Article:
In response to The Daily Post’s weekly writing challenge: “Ice, Water, Steam.”
“How long have you been here?” she asked. Her pen tapped and criss-crossed words on the paper I printed last night.
How long have I been here?
Well, let’s see. I’ve been here 8 years, 10 months, 23 days.
“8 years,” I answered, scared. The room was closing in on me, and I was being pushed out of the door.
“That’s why,” she said as if I provided the missing piece of the puzzle in her mind. The puzzle why someone like me was in the same level as someone like her. Someone who’s only been here 8 years, 10 months, 23 days and counting, unlike her who has been here for 42 years, 3 months, 28 days and counting.
As if the length of your stay measured your ability to make a positive impact on the people of this land. Her land.
The land she called hers was not hers, nor mine.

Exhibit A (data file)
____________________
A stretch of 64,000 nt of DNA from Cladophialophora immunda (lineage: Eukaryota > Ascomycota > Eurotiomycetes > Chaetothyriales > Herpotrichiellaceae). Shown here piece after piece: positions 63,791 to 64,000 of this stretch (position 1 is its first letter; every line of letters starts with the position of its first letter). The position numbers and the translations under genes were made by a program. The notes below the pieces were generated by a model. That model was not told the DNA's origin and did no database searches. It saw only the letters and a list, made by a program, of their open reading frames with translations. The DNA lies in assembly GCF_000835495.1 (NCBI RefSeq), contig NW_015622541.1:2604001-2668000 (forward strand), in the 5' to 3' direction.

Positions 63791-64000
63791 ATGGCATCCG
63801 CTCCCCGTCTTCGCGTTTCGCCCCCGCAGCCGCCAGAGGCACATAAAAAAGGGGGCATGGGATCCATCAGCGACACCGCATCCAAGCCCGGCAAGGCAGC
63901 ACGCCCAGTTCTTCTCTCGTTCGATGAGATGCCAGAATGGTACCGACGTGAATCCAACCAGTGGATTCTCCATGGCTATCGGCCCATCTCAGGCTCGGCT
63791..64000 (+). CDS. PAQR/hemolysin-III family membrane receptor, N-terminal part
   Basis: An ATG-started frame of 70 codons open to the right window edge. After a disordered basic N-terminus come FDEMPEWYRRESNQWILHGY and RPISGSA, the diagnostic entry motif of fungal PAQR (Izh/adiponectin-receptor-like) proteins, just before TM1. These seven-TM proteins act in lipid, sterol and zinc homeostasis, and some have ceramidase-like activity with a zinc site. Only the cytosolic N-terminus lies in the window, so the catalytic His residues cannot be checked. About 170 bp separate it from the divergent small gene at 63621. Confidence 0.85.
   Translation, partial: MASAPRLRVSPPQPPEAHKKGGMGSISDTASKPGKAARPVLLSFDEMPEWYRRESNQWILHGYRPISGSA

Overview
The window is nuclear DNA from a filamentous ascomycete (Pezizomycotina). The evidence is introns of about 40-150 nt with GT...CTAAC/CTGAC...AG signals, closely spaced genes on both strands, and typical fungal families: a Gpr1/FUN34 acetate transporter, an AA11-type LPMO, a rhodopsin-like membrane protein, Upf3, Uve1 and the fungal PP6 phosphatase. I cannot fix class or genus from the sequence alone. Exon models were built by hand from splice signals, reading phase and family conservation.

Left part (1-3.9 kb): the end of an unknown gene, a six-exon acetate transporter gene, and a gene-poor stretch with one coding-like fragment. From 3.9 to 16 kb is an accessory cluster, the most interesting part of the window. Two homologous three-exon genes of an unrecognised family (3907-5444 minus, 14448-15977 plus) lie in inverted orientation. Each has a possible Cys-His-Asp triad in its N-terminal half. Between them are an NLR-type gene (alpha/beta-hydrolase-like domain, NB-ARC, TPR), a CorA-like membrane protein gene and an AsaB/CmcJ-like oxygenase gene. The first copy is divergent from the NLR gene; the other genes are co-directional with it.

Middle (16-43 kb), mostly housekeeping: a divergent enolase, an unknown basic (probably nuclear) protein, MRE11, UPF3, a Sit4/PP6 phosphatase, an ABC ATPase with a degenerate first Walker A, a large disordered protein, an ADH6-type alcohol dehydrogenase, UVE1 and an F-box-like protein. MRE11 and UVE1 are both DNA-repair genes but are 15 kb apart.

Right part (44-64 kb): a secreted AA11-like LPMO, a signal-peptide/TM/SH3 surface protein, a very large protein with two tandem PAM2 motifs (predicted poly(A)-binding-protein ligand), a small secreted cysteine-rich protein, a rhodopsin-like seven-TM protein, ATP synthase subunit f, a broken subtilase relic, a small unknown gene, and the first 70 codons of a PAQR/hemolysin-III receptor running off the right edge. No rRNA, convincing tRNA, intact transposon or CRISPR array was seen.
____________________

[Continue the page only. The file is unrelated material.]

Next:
The land belongs to itself, and we are mere walkers who are born on it and then will later be buried underneath it, and finally be one with it.
“Here, we say…” and she told me how her people say things.
Over a single word, she already buried me alive underneath the land she thought was hers, and hers alone.
I was silent; silenced.
As I closed the door behind me, I apologized to the land I was standing in, to the air I was breathing, and to the word I was told to say rightly. A tear or two fell. Images of the earth catching my tears and using it to grow a beautiful tree came to mind. My grandmother’s voice filled my heart as I heard her tell the legend of this flower who came to life watered by a pained woman’s tears.
I looked down and saw my tears fell on dirty concrete.
I know I’ll always say the word how I’ve been saying it my whole life. The word never questioned me, but the thin pursed ruby-chapped lips will always have something to say.